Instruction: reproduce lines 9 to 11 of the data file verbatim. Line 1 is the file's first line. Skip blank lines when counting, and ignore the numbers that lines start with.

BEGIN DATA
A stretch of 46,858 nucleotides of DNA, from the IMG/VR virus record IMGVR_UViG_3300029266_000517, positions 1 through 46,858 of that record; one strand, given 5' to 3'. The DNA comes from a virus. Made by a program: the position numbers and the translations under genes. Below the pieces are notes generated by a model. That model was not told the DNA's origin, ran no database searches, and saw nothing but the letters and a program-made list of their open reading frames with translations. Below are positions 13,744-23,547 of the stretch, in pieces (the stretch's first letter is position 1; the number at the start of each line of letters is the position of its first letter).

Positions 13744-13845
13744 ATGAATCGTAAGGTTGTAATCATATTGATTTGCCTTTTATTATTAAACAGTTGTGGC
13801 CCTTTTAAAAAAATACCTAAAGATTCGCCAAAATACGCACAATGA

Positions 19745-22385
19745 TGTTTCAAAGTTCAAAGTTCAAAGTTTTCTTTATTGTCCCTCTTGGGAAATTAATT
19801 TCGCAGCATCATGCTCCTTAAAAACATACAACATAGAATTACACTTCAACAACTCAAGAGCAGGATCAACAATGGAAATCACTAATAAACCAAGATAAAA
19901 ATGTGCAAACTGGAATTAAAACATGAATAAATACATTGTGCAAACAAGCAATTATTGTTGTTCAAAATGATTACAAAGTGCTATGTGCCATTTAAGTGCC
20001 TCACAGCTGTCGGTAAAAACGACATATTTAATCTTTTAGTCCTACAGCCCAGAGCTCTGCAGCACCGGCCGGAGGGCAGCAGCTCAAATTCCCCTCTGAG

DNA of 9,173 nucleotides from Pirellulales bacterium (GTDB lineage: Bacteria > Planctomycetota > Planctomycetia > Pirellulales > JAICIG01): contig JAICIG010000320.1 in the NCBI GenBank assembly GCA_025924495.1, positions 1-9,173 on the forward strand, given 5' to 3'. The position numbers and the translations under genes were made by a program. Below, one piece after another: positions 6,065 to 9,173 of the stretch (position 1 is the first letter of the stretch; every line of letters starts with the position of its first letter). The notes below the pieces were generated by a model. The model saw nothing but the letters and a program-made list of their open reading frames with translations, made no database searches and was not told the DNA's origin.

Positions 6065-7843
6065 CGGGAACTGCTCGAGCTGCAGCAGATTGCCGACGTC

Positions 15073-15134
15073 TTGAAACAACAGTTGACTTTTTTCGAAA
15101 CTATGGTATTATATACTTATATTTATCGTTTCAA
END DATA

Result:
20001 TCACAGCTGTCGGTAAAAACGACATATTTAATCTTTTAGTCCTACAGCCCAGAGCTCTGCAGCACCGGCCGGAGGGCAGCAGCTCAAATTCCCCTCTGAG

DNA of 9,173 nucleotides from Pirellulales bacterium (GTDB lineage: Bacteria > Planctomycetota > Planctomycetia > Pirellulales > JAICIG01): contig JAICIG010000320.1 in the NCBI GenBank assembly GCA_025924495.1, positions 1-9,173 on the forward strand, given 5' to 3'. The position numbers and the translations under genes were made by a program. Below, one piece after another: positions 6,065 to 9,173 of the stretch (position 1 is the first letter of the stretch; every line of letters starts with the position of its first letter). The notes below the pieces were generated by a model. The model saw nothing but the letters and a program-made list of their open reading frames with translations, made no database searches and was not told the DNA's origin.

Positions 6065-7843